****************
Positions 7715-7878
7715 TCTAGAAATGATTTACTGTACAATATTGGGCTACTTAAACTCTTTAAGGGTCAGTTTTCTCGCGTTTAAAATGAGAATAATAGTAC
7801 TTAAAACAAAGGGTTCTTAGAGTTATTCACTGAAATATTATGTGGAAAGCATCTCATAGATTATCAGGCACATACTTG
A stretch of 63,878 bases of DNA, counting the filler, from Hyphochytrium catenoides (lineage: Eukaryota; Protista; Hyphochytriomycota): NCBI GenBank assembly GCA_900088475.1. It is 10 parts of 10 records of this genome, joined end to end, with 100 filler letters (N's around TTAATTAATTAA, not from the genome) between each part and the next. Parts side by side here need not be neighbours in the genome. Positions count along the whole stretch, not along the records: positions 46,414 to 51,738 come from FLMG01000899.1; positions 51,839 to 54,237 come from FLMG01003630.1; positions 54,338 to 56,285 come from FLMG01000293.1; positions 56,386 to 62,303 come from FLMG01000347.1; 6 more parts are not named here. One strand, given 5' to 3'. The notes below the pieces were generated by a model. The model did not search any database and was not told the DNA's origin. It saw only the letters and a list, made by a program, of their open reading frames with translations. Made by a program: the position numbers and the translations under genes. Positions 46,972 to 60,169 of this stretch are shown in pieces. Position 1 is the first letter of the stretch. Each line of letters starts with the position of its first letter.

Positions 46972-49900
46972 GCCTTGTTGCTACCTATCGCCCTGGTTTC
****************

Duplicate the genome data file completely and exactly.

Positions 7715-7878
7715 TCTAGAAATGATTTACTGTACAATATTGGGCTACTTAAACTCTTTAAGGGTCAGTTTTCTCGCGTTTAAAATGAGAATAATAGTAC
7801 TTAAAACAAAGGGTTCTTAGAGTTATTCACTGAAATATTATGTGGAAAGCATCTCATAGATTATCAGGCACATACTTG
A stretch of 63,878 bases of DNA, counting the filler, from Hyphochytrium catenoides (lineage: Eukaryota; Protista; Hyphochytriomycota): NCBI GenBank assembly GCA_900088475.1. It is 10 parts of 10 records of this genome, joined end to end, with 100 filler letters (N's around TTAATTAATTAA, not from the genome) between each part and the next. Parts side by side here need not be neighbours in the genome. Positions count along the whole stretch, not along the records: positions 46,414 to 51,738 come from FLMG01000899.1; positions 51,839 to 54,237 come from FLMG01003630.1; positions 54,338 to 56,285 come from FLMG01000293.1; positions 56,386 to 62,303 come from FLMG01000347.1; 6 more parts are not named here. One strand, given 5' to 3'. The notes below the pieces were generated by a model. The model did not search any database and was not told the DNA's origin. It saw only the letters and a list, made by a program, of their open reading frames with translations. Made by a program: the position numbers and the translations under genes. Positions 46,972 to 60,169 of this stretch are shown in pieces. Position 1 is the first letter of the stretch. Each line of letters starts with the position of its first letter.

Positions 46972-49900
46972 GCCTTGTTGCTACCTATCGCCCTGGTTTC